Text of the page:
Stories of the Stitched Voices exhibition

Dear Reader,

Have you ever ventured into organising an exhibition? And not just any exhibition, but one that addresses people’s experiences of violent conflict, arbitrary oppression and grave injustice? We hadn’t… until we decided to commission and organise Stitched Voices, an exhibition of textiles telling the personal stories of people who live through such horrible experiences, who express their solidarity with needle and thread, or who take to the streets with sewn banners to protest.

In this blog, we reflect on the process of the daunting task of organising an exhibition of sewn, quilted, and embroidered textile stories of violence, oppression and injustice. An exhibition that does justice to the experiences of the exhibits’ makers. An exhibition that lifts voices, enables conversations, and represents diversity and even controversy. An exhibition that values the experiences and creative processes expressed in the arpilleras (three-dimensional wall hanging), quilts, handkerchiefs, and banners it displays. An exhibition that respects the victims and relatives of violence, torture, forced disappearances and other human rights violations. An exhibitions that does not silence marginalised voices but enables them to be heard. This blog is about how we approached these issues, what worked and what didn’t, what remained controversial between us, and what can be seen as good practice, hopefully helping others who embark on a similar journey.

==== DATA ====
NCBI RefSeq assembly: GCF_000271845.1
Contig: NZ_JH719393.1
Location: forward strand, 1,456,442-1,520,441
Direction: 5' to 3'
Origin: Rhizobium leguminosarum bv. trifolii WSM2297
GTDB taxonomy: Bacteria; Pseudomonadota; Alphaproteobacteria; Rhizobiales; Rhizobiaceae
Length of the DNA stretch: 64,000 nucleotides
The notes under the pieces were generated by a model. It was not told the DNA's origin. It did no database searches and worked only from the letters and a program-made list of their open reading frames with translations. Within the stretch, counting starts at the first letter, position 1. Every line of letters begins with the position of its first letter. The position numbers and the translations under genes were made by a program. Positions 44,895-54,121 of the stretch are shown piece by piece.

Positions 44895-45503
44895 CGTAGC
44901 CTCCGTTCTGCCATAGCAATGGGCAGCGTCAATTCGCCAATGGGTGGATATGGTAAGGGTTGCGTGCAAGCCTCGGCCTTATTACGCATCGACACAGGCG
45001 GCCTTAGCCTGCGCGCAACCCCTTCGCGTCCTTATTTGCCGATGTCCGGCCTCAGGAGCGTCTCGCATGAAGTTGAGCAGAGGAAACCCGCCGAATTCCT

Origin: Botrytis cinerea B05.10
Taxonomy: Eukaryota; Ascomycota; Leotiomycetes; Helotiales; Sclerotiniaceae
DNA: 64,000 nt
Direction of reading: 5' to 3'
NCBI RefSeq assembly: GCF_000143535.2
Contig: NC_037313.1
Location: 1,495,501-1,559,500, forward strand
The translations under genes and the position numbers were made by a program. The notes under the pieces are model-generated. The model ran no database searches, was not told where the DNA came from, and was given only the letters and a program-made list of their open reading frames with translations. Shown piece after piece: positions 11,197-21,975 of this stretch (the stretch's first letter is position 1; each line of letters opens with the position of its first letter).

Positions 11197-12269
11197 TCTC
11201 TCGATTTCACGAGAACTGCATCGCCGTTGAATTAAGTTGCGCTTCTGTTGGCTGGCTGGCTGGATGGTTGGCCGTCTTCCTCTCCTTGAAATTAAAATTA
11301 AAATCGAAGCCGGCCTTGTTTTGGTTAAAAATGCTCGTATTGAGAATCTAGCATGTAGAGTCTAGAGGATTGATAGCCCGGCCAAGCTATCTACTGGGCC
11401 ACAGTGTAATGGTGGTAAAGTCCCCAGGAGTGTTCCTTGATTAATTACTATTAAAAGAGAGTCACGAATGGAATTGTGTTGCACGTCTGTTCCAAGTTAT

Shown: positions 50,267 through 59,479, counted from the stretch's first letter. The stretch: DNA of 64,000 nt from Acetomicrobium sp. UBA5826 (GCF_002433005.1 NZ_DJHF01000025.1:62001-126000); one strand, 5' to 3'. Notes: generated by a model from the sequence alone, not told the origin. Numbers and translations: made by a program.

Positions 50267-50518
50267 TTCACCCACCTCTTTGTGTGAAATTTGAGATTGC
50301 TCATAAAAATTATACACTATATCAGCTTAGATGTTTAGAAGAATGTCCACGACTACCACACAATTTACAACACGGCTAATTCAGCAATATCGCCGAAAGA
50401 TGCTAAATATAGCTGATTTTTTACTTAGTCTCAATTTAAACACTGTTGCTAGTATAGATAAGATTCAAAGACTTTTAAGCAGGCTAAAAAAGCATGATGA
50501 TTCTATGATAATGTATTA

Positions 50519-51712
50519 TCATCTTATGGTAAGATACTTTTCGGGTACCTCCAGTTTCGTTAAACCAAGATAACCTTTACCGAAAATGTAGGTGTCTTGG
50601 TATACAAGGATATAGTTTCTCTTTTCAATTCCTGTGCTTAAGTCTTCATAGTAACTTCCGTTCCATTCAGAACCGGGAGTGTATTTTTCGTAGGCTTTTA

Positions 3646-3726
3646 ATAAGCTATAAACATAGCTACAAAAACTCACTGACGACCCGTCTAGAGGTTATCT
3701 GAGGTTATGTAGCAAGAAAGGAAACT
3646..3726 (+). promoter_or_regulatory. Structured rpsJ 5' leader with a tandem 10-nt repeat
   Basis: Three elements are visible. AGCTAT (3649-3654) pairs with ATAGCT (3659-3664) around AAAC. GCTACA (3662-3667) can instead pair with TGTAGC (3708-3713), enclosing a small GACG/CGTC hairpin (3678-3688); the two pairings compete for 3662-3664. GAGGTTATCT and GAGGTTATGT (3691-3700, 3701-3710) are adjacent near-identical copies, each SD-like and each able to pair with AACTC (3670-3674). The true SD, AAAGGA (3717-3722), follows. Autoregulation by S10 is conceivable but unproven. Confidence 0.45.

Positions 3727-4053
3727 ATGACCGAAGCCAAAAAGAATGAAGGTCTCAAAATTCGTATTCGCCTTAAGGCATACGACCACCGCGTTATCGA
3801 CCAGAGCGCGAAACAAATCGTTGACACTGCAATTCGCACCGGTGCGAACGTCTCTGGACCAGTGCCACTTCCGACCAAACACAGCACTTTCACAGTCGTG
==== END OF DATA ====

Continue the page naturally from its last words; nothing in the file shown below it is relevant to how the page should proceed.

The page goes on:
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Curator Roberta Bacic (left) and the Stitched Voices organising team

Key to our process of organising Stitched Voices was the evolving conversations between us, as the organisers, as well as the people we met along the way. “We”, that is Christine Andrä, Berit Bliesemann de Guevara, Lydia Cole and Dani House – four researchers at the Department of International Politics at Aberystwyth University, UK. Yet, we were not alone in pulling off this project. In our reflections, dear reader, you will meet not only the curator of our exhibition, Roberta Bacic, but also the many other wonderful people – not least the textile makers – without whose knowledge, experience, imagination, dedication and enthusiasm this project would have been impossible.

In the spirit of our experience of Stitched Voices as the beginning of conversations, we have decided to write this blog conversationally as well, imagining it as a continuation of the Stitched Voices process. It is a chance for us to reflect on the exhibition, our process, and the questions that all of this raises for international politics.  We would like to invite you, dear reader, to join in the conversation, to share your own experiences, thoughts or doubts, by commenting on our posts or contacting us directly. We look forward to talking to you!